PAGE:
Your support can help patients and families facing cancer - every step of the way!
"You won’t just improve lives, you’ll save them."
When David answered his phone that fateful day in May 2018, he was 41, in the prime of his life and he had no idea everything was about to change.
That morning, he’d had a blood test to investigate some strange symptoms. He couldn’t stop coughing, light hurt his eyes and his heart was racing and pounding. Within four hours, his mobile rang at work. It was the clinic.
“My blood counts were not in the normal range,” he remembers. “They said, ‘You need to go to emergency, we’re almost certain you’ve got leukaemia.’ ”
Shaken by this bombshell, David drove himself to Canberra Hospital, calling his wife Amanda on the way to break the unbelievable news.
Read David's Story and find out how you can help
“I rang to say I was on my way to hospital because I’ve been told I’ve got leukaemia. She was obviously shocked as well. I’d just thought it was some kind of infection. I didn’t think of cancer at all. And a diagnosis like that doesn’t just turn one person’s life upside down, it upends the entire family.”
Suddenly David and his whole family were thrown into disarray, as he was immediately admitted to hospital to confirm his leukaemia and plan his treatment.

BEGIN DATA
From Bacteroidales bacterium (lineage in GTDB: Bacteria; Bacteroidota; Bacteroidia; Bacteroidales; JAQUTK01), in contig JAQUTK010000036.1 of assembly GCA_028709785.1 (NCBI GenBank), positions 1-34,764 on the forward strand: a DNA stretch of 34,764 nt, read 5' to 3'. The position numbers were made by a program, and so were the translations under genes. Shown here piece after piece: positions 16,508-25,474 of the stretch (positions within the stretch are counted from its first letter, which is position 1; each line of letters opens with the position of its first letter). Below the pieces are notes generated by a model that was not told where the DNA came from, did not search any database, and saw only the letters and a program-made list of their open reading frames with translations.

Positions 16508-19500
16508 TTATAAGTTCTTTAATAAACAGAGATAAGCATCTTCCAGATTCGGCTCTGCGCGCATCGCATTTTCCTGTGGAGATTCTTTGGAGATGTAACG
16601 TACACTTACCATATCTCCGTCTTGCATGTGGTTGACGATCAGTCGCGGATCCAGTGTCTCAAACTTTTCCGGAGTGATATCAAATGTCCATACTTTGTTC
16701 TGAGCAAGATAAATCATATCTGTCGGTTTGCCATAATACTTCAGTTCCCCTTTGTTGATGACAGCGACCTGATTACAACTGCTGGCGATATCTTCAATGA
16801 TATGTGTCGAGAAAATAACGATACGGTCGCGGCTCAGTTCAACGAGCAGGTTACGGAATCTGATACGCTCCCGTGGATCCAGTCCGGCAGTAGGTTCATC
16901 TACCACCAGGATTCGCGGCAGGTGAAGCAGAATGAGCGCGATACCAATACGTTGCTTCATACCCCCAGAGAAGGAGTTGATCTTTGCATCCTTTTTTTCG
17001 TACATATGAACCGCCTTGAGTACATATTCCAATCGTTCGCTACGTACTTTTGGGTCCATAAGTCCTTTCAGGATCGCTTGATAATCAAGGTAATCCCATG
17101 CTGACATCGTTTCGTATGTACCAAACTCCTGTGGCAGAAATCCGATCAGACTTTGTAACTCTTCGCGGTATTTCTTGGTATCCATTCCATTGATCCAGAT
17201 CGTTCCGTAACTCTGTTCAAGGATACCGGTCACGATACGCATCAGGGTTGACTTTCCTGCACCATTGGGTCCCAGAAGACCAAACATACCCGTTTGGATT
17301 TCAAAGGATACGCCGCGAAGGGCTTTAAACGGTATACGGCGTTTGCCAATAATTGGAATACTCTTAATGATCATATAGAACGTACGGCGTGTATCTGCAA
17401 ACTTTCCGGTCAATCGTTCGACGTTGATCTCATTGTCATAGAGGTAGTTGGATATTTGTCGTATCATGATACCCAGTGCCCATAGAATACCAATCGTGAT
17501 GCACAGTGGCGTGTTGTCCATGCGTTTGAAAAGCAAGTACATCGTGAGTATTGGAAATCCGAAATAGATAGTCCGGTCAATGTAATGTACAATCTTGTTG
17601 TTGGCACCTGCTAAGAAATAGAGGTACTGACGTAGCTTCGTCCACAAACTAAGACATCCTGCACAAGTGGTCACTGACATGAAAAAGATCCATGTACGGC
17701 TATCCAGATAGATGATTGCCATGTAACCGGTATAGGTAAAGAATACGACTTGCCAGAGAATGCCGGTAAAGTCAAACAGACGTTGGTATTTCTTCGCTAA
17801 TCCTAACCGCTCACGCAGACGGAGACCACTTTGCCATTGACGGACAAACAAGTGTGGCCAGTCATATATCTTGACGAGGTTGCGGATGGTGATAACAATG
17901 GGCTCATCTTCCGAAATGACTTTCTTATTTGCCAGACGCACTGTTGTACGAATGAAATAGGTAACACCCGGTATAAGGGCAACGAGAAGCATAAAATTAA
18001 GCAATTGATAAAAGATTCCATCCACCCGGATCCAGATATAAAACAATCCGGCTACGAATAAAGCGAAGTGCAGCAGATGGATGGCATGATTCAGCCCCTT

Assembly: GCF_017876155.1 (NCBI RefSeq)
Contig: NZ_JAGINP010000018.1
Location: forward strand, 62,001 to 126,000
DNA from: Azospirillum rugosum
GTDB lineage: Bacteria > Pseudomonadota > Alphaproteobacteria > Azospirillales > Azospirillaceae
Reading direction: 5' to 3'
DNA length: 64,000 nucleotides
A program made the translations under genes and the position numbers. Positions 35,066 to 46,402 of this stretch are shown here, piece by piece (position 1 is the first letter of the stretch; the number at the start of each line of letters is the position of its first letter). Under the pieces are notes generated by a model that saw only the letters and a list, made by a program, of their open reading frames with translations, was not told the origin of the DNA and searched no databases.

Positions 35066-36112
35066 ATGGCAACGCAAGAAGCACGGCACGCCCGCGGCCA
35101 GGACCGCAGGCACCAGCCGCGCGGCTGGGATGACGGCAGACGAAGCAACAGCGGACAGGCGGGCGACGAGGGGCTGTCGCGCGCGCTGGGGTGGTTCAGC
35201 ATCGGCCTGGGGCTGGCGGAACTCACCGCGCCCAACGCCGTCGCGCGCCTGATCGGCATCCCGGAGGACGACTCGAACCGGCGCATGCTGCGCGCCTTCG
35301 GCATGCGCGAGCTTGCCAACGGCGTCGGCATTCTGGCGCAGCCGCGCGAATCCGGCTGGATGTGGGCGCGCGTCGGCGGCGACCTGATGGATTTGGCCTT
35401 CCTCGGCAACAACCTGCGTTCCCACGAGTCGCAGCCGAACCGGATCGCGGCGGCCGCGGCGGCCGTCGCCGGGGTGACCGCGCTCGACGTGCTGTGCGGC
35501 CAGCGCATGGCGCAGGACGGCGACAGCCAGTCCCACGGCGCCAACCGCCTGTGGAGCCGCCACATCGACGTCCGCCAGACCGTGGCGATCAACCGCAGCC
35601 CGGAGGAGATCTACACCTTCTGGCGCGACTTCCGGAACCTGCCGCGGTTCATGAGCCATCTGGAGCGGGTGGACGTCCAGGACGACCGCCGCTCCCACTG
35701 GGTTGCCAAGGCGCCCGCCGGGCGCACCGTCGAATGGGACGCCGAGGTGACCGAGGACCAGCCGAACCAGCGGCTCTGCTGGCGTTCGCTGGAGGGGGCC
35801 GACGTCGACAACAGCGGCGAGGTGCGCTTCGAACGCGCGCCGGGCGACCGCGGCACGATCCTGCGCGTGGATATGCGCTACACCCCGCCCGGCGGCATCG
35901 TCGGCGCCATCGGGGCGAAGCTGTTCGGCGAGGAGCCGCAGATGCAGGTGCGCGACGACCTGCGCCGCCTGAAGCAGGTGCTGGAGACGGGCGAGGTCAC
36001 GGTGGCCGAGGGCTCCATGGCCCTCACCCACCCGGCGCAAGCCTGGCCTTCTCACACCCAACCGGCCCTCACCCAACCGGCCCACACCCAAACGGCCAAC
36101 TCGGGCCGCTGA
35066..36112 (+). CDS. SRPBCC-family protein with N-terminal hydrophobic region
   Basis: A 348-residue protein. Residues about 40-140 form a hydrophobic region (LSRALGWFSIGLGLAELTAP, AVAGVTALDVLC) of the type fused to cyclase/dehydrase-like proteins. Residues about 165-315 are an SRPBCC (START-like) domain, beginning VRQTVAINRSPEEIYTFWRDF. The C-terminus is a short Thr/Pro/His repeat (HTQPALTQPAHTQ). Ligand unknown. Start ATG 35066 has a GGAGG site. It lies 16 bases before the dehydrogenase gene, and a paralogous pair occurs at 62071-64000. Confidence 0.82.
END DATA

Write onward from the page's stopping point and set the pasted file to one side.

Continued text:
The fact their dad was fine in the morning and dealing with cancer that afternoon devastated his three children. Abigail, then in Year 3, Charlie, in Year 6, and Oliver, who had just started uni in Sydney.
David had a rare and aggressive form of Acute Lymphoblastic Leukaemia. After initial chemotherapy, his only hope of remission was a stem cell transplant. The cells would come from donated bone marrow, and thankfully David’s brother proved to be a perfect match.
They felt hopeful. But during David’s treatment, the awful possibility gradually dawned on Amanda and the children, that the husband and dad they loved might never come home.
David’s treatment was brutal. He endured whole of body radiotherapy and chemotherapy, some of which was injected directly into his spine; his lips and the soft tissues inside his body hurt so much, he couldn’t talk or swallow. For weeks he was fed through a nasal gastric tube.
A sudden mysterious illness after David’s stem cell transplant saw him suffer continual vomiting and diarrhoea.
“I got weaker and weaker and sicker and sicker,” he says.
He was tested multiple times for life-threatening ‘graft versus host disease’ where the transplant fights a person’s organs. The results were negative. But he was at death’s door. His medical team had no choice but to treat him for the condition, knowing he was so sick that this in itself could kill him.
Thankfully, “Within 24 hours I was sitting up and eating,” he remembers. Soon after, David and Amanda also received the wonderful news he was in remission.
“There was zero trace of any leukaemia or cancer,” he says.
But his treatment and subsequent illness had taken a huge toll.